New York Times columnist Thomas Friedman declared that the insurgency in Iraq has been defeating the U.S. military for the past four years during an interview Wednesday with Good Morning America’s Diane Sawyer. While making the argument that there is no "two to three year" solution for the violence occuring in Iraq, Friedman declared victory for the insurgents:
Thomas Friedman: "...I don't believe myself that there's a two to three year solution where we just train a few more troops. The issue isn't training, Diane. After all, who's training the insurgents? Nobody. They're doing just fine. They've basically been defeating the U.S. military for the last four years."
Friedman also seemed to indicate that the reason Saddam Hussein was an "iron-fisted dictator," was not necessarily because of who Hussein is as a person, but because of "the way Iraq is":
Friedman: "You know, before the war began, Diane, I, I wrote a column in which I said, you know, the big question about Iraq is that, is Iraq the way it is because Saddam was the way Saddam was or was Saddam the way Saddam was, this, you know, iron-fisted dictator, because Iraq was the way Iraq is? You know, I was hopeful that it was the former, but it's turning out to be a lot closer to the latter.
While Friedman criticized many of the newly-released Iraq Study Group recommendations as "either unnecessary or impossible," he championed the ISG’s suggestion that the Americans and Iraqis meet with Iran and Syria to discuss potential solutions. Sawyer fretted over whether Iranian President Mahmoud Ahmadinejad would offer his country’s assistance to quell the violence in Iraq:
Sawyer: "But, Tom, a lot of people are saying that you can get to the insurgents and, again, Iran and Syria are the way to do it, our adversaries. It does strike me as an irony that these people in Iran, Ahmadinejad, we say, ‘you're the axis of evil, but would you come in and help us out of here?’ Will he help? Could he help? What could he do?"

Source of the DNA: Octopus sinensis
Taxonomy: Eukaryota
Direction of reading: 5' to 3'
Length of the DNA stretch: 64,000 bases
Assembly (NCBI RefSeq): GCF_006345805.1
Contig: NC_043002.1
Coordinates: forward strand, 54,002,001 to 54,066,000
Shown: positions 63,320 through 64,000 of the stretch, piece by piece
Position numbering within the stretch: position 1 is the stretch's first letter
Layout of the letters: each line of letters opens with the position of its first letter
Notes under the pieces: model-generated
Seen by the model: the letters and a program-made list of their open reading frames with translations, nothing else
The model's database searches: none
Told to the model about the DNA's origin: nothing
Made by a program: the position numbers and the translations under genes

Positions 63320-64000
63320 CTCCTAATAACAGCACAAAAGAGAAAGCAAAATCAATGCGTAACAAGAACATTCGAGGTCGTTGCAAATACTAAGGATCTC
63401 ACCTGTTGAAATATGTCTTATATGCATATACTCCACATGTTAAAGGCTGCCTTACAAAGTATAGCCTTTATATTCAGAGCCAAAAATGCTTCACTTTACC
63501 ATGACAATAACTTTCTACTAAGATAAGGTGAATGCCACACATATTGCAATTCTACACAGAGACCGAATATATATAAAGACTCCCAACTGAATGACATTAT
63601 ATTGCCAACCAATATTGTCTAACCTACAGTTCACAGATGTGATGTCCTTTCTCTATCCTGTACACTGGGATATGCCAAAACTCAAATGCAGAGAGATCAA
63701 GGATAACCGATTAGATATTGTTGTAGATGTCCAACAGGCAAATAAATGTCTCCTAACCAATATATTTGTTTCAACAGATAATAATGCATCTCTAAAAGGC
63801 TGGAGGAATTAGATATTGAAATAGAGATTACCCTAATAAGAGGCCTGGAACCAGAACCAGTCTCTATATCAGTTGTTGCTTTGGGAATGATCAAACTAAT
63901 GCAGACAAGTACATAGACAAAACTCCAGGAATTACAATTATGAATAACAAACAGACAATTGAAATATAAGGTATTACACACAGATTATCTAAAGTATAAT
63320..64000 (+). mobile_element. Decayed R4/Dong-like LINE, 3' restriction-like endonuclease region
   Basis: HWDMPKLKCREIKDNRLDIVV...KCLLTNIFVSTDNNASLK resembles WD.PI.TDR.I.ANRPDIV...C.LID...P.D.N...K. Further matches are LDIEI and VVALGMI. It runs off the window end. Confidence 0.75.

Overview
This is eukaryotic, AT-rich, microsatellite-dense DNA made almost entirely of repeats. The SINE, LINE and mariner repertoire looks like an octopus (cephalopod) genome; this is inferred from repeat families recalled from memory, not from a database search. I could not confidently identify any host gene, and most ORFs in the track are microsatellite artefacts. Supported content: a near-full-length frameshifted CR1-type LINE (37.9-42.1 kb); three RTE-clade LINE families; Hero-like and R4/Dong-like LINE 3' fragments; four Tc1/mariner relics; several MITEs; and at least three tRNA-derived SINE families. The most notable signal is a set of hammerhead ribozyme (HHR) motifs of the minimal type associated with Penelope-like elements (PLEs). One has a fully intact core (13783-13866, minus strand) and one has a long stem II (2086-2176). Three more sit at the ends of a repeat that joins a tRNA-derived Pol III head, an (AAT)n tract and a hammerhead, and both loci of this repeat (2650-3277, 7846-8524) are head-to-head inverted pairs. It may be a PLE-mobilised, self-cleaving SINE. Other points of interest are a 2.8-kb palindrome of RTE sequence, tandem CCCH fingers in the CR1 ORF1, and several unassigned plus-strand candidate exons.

Friedman argued that by declaring its intention to withdraw from Iraq, leaving Iran to deal with its troubled neighbor, the U.S. could gain leverage over Ahmadinejad:
Friedman: "Yeah. Well, I think he, he might help under one condition, Diane, that we tell him we're leaving. You see, right now we have no leverage over them. Basically, you know, they've got us over a barrel. And I think the only way we're going to have any leverage on them is simply to say, we are going, ok, which part of that sentence don't you understand? We are leaving. And that means you, Ahmadinejad, are going to inherit the chaos in southern Iraq, have a nice day. Only when you really face them with that choice, I think, will you get them off the dime."
Sawyer asked Friedman if it was a victory for America’s enemies if the U.S. withdrew from Iraq:
Sawyer: "But do our enemies, Ahmadinejad and the Iranians, win if we let them inherit that day?"
Friedman: "They sure do win. They, they win Iraq. What is second prize, Diane?"
The Times columnist sounded dour when asked by Sawyer for his prediction of the future for Iraq:
Friedman: "Basically, I'm not really optimistic. You know, before the war began, Diane, I, I wrote a column in which I said, you know, the big question about Iraq is that, is Iraq the way it is because Saddam was the way Saddam was or was Saddam the way Saddam was, this, you know, iron-fisted dictator, because Iraq was the way Iraq is? You know, I was hopeful that it was the former, but it's turning out to be a lot closer to the latter."
Sawyer took note of Friedman’s defeatist attitude and bleak outlook for Iraq during her conclusion of the 7:05 am interview:
Sawyer: "All right. Thanks a lot, Thomas Friedman, for being with us this morning. Always good to hear what you have to say. If it's not hopeful, it's still good to hear what you have to say."